Whether or not Rosenberg was getting outside instruction, his wearing a receiver was by itself enough for him to be kicked out of the tournament. Rosenberg, whose residence is listed in chess publications as Canton, Mich., could not be reached for comment. His case is being referred to the USCF, and further sanctions, such as revocation of his lifetime membership with the organization, are possible.

Ed Mandell, a tournament promoter in Warren, Mich., says that cheating accusations were leveled against Rosenberg during one of his events, last November’s Motor City Open. Rosenberg, wearing headphones, came in first and won “about $500,” says Mandell.

“I wish now I had done my due diligence when those accusations came to me,” says Mandell, who attended the World Open and witnessed the Rosenberg episode. “He was close to getting away with it again in Philadelphia.”

Sevilla says he was slow to discern what was unraveling in front of him. The match was at the four-hour mark at that point. He thinks that the match was nearing a draw when it was ended; Atkins thinks the cheater was closing in on a victory, and $20,000, when the earpiece was spotted.

“It finally hit me that this guy was cheating, that he was trying to take away everything I’d worked hard for, all the preparation I’d put in,” says Sevilla. “And he was trying to steal my money. I saw him pick up his things, but he never came near me or said anything. He just left. That’s good for him, because I was pretty hotheaded.”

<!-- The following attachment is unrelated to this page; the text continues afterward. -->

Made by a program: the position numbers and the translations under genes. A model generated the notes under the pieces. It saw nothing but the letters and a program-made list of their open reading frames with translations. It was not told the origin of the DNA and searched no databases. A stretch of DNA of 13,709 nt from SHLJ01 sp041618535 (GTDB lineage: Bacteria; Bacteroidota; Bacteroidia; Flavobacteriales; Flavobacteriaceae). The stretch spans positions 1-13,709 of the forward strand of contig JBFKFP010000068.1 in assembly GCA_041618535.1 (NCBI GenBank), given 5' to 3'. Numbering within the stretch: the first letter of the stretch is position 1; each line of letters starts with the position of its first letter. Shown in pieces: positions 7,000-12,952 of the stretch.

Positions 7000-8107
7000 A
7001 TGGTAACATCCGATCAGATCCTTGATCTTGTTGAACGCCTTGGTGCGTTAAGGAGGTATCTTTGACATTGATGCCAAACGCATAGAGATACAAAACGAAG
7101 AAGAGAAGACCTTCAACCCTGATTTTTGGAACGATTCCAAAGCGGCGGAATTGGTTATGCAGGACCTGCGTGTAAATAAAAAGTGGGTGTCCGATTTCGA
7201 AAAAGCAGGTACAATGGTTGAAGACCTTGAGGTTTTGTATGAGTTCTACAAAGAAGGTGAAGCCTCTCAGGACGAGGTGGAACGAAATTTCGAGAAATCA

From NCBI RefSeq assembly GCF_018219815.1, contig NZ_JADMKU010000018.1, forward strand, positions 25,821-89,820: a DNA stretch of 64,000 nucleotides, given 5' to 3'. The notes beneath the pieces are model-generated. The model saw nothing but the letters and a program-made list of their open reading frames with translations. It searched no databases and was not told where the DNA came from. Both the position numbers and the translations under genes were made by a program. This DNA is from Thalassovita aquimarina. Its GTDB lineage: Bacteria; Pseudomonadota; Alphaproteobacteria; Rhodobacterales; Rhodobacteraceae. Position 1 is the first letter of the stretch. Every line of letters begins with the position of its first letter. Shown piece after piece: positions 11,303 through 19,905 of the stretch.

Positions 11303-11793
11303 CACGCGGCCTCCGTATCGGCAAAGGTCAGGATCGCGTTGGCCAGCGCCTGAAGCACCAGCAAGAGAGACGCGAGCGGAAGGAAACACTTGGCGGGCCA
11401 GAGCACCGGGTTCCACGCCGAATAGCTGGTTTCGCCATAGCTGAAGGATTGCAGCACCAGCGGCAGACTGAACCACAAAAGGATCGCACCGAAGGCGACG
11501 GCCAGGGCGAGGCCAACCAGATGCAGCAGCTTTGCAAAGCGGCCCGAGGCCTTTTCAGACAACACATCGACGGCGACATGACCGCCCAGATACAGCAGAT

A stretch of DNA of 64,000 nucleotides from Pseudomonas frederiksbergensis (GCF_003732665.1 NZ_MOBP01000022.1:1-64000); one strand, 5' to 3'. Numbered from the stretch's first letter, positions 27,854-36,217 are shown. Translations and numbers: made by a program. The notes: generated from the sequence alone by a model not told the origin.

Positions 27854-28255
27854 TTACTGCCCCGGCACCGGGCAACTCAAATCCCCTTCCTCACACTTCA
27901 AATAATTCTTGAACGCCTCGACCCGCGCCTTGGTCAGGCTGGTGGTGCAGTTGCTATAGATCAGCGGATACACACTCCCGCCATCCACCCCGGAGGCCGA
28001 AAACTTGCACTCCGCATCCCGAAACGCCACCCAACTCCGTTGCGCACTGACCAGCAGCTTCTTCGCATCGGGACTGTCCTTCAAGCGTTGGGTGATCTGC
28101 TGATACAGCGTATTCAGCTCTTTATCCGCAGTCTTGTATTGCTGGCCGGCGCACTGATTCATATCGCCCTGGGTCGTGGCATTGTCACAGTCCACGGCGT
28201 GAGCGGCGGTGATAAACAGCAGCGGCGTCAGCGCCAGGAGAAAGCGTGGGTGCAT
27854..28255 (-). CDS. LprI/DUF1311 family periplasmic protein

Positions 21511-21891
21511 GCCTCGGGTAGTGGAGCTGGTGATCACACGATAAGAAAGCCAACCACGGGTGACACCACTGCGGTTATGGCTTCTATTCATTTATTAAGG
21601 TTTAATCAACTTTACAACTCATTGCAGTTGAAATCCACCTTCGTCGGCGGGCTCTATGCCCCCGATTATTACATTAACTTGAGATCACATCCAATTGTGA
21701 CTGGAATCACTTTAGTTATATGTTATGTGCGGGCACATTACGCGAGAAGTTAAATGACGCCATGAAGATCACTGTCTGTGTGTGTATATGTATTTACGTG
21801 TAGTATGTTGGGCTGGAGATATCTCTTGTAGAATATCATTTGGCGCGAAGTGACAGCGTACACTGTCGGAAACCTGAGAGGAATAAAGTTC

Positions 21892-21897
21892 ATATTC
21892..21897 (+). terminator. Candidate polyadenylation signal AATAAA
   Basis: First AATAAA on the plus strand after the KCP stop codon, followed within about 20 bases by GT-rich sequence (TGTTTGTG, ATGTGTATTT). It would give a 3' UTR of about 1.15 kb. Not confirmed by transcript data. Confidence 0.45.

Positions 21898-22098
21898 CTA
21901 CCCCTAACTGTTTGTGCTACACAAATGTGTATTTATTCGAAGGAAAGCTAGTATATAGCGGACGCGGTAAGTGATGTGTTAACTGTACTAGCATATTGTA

Sevilla was credited with a forfeit win. All Rosenberg’s previous opponents were given draws. In the retabulation, Sevilla was handed a tie for first with another victim of Rosenberg’s, and they split the first- and second-place monies, each receiving $13,258.50. It’s not $20,000, but in chess, that’s still a haul.

The biggest win of Sevilla’s career hasn’t really changed the way his peers at the Arlington Chess Club view his play. He wasn’t playing against the best, after all.

“That wasn’t in the Open Division,” says John Campbell, a veteran organizer with the club. “But it was a lot of money. So if it’s changed his status with the club, it’s just that now we’re going to try to collect a couple years of back dues from him.”—Dave McKenna